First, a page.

Death has fastened into his frozen face all the character and idiosyncrasy of life.  He has not changed one line of his grave, grotesque countenance, nor smoothed out a single feature.  The hue is rather bloodless and leaden; but he was always sallow.  The dark eyebrows seem abruptly arched; the beard, which will grow no more, is shaved close, save the tuft at the short, small chin.  The mouth is shut, like that of one who had put the foot down firm, and so are the eyes, which look as calm as slumber.  The collar is short and awkward, turned over the stiff elastic cravat, and whatever energy or humor or tender gravity marked the living face is hardened into its pulseless outline.  No corpse in the world is better prepared according to appearances.  The white satin around it reflects sufficient light upon the face to show us that death is really there; but there are sweet roses and early magnolias, and the balmiest of lilies strewn around, as if the flowers had begun to bloom even upon his coffin.  Looking on uninterruptedly, for there is no pressure, and henceforward the place will be thronged with gazers who will take from the sight its suggestiveness and respect.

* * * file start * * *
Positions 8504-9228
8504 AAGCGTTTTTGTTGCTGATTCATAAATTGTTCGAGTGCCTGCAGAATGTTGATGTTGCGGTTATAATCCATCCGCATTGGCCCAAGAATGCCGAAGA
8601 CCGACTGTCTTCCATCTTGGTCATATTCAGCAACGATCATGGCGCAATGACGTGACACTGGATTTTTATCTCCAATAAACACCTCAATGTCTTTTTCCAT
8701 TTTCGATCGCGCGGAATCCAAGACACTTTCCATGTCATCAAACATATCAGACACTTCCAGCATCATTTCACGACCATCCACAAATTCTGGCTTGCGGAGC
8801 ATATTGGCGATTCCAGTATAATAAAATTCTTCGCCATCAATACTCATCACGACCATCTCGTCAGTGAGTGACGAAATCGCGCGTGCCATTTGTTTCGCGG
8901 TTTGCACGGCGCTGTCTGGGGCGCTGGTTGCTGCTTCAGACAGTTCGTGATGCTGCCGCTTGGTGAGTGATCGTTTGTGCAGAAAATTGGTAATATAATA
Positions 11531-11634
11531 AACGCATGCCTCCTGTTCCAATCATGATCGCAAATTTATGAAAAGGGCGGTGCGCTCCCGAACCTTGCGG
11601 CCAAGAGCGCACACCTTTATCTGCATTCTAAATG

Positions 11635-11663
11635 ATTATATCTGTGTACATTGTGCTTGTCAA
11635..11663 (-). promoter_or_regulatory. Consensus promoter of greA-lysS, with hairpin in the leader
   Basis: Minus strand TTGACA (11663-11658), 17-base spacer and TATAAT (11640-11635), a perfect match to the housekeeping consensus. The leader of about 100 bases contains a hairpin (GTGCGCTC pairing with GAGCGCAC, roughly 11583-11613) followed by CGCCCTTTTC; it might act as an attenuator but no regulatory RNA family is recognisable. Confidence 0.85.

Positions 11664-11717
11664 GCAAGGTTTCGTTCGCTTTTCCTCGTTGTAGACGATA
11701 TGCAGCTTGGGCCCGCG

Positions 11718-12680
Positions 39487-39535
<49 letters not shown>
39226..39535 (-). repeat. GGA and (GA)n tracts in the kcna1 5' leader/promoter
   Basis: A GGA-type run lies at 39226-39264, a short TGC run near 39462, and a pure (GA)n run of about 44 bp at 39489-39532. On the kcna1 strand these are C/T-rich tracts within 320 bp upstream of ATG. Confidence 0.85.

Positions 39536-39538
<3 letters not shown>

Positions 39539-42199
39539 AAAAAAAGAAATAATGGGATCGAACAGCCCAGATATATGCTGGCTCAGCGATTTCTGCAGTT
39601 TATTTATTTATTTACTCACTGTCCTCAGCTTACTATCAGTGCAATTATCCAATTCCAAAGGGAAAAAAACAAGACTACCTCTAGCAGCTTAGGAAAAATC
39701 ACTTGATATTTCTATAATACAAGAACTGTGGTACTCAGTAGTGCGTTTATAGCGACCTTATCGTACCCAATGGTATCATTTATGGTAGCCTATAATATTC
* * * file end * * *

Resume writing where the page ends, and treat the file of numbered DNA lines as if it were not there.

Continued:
Three years ago, when little Willie Lincoln died, Doctors Brown and Alexander, the embalmers or injectors, prepared his body so handsomely that the President had it twice disinterred to look upon it.  [here Townsend erred-- Willie’s body was never “disinterred,” for it had lain since his 1862 funeral in an above-ground Georgetown vault.]  The same men, in the same way, have made perpetual these beloved lineaments.  There is now no blood in the body; it was drained by the jugular vein and sacredly preserved, and through a cutting on the inside of the thigh the empty blood vessels were charged with a chemical preparation which soon hardened to the consistency of stone.  The long and bony body is now hard and stiff, so that beyond its present condition it cannot be moved any more than the arms or legs of a statue.  It has undergone many changes.  The scalp has been removed, the brain scooped out, the chest opened and the blood emptied.  All that we see of Abraham Lincoln, so cunningly contemplated in this splendid coffin, is a mere shell, an effigy, a sculpture.  He lies in sleep, but it is the sleep of marble.  All that made this flesh vital, sentient, and affectionate is gone forever. 

(For excerpts from Townsend’s description of the body during the White House public viewing on the previous day—April 18—see Lincoln’s Body, p. 66.)